Difference between revisions of "2018 AMC 12A Problems/Problem 14"
MRENTHUSIASM (talk | contribs) (Sol 6 is quite similar to the solutions above, so I decide to delete it. Let me know if anyone is unhappy about it ...) |
MRENTHUSIASM (talk | contribs) m (→Solution 5 (Exponential Form)) |
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<cmath>\begin{align*} | <cmath>\begin{align*} | ||
\log_2{\left[(3x)^3\right]}&=\log_2{\left[(2x)^2\right]} \\ | \log_2{\left[(3x)^3\right]}&=\log_2{\left[(2x)^2\right]} \\ | ||
− | (3x)^3&=(2x)^2\\ | + | (3x)^3&=(2x)^2 \\ |
27x^3&=4x^2 \\ | 27x^3&=4x^2 \\ | ||
x&=\frac{4}{27}, | x&=\frac{4}{27}, | ||
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==Solution 2== | ==Solution 2== | ||
+ | We will apply the following logarithmic identity: | ||
+ | <cmath>\log_{p^n}{\left(q^n\right)}=\log_{p}{q},</cmath> | ||
+ | which can be proven by the Change of Base Formula: <cmath>\log_{p^n}{\left(q^n\right)}=\frac{\log_{p}{\left(q^n\right)}}{\log_{p}{\left(p^n\right)}}=\frac{n\log_{p}{q}}{n}=\log_{p}{q}.</cmath> | ||
+ | We rewrite the original equation as <math>\log_{(3x)^3} 64 = \log_{(2x)^2} 64,</math> from which | ||
+ | <cmath>\begin{align*} | ||
+ | (3x)^3&=(2x)^2 \\ | ||
+ | 27x^3&=4x^2 \\ | ||
+ | x&=\frac{4}{27}. | ||
+ | \end{align*}</cmath> | ||
+ | Therefore, the answer is <math>4+27=\boxed{\textbf{(D) } 31}.</math> | ||
+ | |||
+ | ~MRENTHUSIASM | ||
+ | |||
+ | ==Solution 3== | ||
By the logarithmic identity <math>n\log_b{a}=\log_b{\left(a^n\right)},</math> the original equation becomes <cmath>2\log_{3x} 2 = 3\log_{2x} 2.</cmath> | By the logarithmic identity <math>n\log_b{a}=\log_b{\left(a^n\right)},</math> the original equation becomes <cmath>2\log_{3x} 2 = 3\log_{2x} 2.</cmath> | ||
By the logarithmic identity <math>\log_b{a}\cdot\log_a{b}=1,</math> we multiply both sides by <math>\log_2{(2x)},</math> then apply the Change of Base Formula to the left side: | By the logarithmic identity <math>\log_b{a}\cdot\log_a{b}=1,</math> we multiply both sides by <math>\log_2{(2x)},</math> then apply the Change of Base Formula to the left side: | ||
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2\left[\log_{3x}{(2x)}\right] &= 3 \\ | 2\left[\log_{3x}{(2x)}\right] &= 3 \\ | ||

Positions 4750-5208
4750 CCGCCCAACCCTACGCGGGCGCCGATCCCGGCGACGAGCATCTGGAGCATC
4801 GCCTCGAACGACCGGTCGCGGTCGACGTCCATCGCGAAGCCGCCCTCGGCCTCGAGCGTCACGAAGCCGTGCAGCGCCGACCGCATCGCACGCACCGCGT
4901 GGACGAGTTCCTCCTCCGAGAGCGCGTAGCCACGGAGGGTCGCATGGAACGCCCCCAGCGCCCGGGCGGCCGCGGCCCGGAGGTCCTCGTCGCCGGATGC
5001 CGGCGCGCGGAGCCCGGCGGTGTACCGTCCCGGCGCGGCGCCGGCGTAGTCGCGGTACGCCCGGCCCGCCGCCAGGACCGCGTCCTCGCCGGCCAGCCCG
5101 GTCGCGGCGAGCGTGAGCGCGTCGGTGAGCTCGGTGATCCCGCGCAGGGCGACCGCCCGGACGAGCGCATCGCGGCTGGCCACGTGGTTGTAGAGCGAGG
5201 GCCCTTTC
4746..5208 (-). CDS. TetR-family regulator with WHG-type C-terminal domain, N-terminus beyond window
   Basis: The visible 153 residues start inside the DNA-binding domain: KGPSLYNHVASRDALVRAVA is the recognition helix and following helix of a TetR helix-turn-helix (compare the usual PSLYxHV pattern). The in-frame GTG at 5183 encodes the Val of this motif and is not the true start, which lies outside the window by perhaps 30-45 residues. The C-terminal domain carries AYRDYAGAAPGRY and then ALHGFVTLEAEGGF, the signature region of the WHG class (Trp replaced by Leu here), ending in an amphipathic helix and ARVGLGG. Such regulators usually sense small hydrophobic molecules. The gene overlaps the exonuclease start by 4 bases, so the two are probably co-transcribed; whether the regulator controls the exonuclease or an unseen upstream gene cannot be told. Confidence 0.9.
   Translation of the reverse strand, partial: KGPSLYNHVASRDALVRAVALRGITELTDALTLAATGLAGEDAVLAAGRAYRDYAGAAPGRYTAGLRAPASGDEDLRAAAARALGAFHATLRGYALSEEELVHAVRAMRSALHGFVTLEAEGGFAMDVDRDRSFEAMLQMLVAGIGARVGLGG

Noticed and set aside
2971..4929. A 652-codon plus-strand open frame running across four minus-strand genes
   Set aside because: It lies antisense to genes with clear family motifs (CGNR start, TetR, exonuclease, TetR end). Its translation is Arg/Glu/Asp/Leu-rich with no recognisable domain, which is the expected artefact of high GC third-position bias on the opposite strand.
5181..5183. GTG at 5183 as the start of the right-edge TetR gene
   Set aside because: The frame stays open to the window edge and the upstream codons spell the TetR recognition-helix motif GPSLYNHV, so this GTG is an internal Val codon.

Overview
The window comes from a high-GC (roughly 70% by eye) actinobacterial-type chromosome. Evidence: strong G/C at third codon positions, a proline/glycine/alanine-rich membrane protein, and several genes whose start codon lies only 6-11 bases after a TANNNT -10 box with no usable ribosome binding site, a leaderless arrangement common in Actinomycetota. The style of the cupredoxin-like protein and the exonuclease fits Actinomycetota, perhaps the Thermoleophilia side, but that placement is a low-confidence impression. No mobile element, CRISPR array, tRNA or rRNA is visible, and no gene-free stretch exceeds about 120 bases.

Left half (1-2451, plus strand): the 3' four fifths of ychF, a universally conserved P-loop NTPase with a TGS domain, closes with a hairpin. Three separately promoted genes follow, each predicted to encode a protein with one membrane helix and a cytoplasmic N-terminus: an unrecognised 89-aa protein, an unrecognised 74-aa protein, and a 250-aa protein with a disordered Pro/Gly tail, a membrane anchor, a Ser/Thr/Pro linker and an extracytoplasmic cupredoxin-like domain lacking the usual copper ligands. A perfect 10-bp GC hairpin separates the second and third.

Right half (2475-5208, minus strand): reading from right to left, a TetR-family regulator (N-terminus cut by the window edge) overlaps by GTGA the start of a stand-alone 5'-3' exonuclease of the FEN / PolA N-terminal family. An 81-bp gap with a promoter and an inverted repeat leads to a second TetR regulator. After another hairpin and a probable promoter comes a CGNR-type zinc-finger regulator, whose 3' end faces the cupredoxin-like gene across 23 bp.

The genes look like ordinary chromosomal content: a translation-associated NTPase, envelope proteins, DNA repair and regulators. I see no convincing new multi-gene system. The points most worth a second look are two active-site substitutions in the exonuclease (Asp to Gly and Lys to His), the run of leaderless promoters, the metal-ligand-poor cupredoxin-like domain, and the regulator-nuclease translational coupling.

\log_{3x}{\left[(2x)^2\right]} &= 3 \\ | \log_{3x}{\left[(2x)^2\right]} &= 3 \\ | ||
− | (3x)^3&=(2x)^2\\ | + | (3x)^3&=(2x)^2 \\ |
27x^3&=4x^2 \\ | 27x^3&=4x^2 \\ | ||
x&=\frac{4}{27}. | x&=\frac{4}{27}. | ||
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~MRENTHUSIASM (Reformatting) | ~MRENTHUSIASM (Reformatting) | ||
− | ==Solution 5== | + | ==Solution 5 (Exponential Form)== |
− | + | Let <math>y=\log_{3x} 4 = \log_{2x} 8.</math> We convert the equations with <math>y</math> to the exponential form: | |
− | |||
<cmath>\begin{align*} | <cmath>\begin{align*} | ||
− | \ | + | (3x)^y&=4, \\ |
− | (3x)^ | + | (2x)^y&=8. |
+ | \end{align*}</cmath> | ||
+ | Cubing the first equation and squaring the second equation, we have | ||
+ | <cmath>\begin{align*} | ||
+ | (3x)^{3y}&=64, \\ | ||
+ | (2x)^{2y}&=64. | ||
+ | \end{align*}</cmath> | ||
+ | Applying the Transitive Property, we get | ||
+ | <cmath>\begin{align*} | ||
+ | (3x)^{3y}&=(2x)^{2y} \\ | ||
+ | (3x)^3&=(2x)^2 \\ | ||
27x^3&=4x^2 \\ | 27x^3&=4x^2 \\ | ||
x&=\frac{4}{27}, | x&=\frac{4}{27}, | ||
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from which the answer is <math>4+27=\boxed{\textbf{(D) } 31}.</math> | from which the answer is <math>4+27=\boxed{\textbf{(D) } 31}.</math> | ||
− | + | ~MRENTHUSIASM | |
− | |||
− | ~MRENTHUSIASM | ||
==See Also== | ==See Also== | ||
{{AMC12 box|year=2018|ab=A|num-b=13|num-a=15}} | {{AMC12 box|year=2018|ab=A|num-b=13|num-a=15}} | ||
{{MAA Notice}} | {{MAA Notice}} |
Latest revision as of 21:32, 15 August 2021
Contents
Problem
The solutions to the equation , where is a positive real number other than or , can be written as where and are relatively prime positive integers. What is ?
Solution 1
We apply the Change of Base Formula, then rearrange: By the logarithmic identity it follows that from which the answer is
~jeremylu (Fundamental Logic)
~MRENTHUSIASM (Reconstruction)
Solution 2
We will apply the following logarithmic identity: which can be proven by the Change of Base Formula: We rewrite the original equation as from which Therefore, the answer is
~MRENTHUSIASM
Solution 3
By the logarithmic identity the original equation becomes By the logarithmic identity we multiply both sides by then apply the Change of Base Formula to the left side: Therefore, the answer is
~Pikachu13307 (Fundamental Logic)
~MRENTHUSIASM (Reconstruction)
Solution 4
We can convert both and into and respectively: Converting the bases of the right side, we get Dividing both sides by we get from which Expanding this equation gives Thus, we have from which the answer is
~lepetitmoulin (Solution)
~MRENTHUSIASM (Reformatting)
Solution 5 (Exponential Form)
Let We convert the equations with to the exponential form: Cubing the first equation and squaring the second equation, we have Applying the Transitive Property, we get from which the answer is
~MRENTHUSIASM
See Also
2018 AMC 12A (Problems • Answer Key • Resources) | |
Preceded by Problem 13 |
Followed by Problem 15 |
1 • 2 • 3 • 4 • 5 • 6 • 7 • 8 • 9 • 10 • 11 • 12 • 13 • 14 • 15 • 16 • 17 • 18 • 19 • 20 • 21 • 22 • 23 • 24 • 25 | |
All AMC 12 Problems and Solutions |
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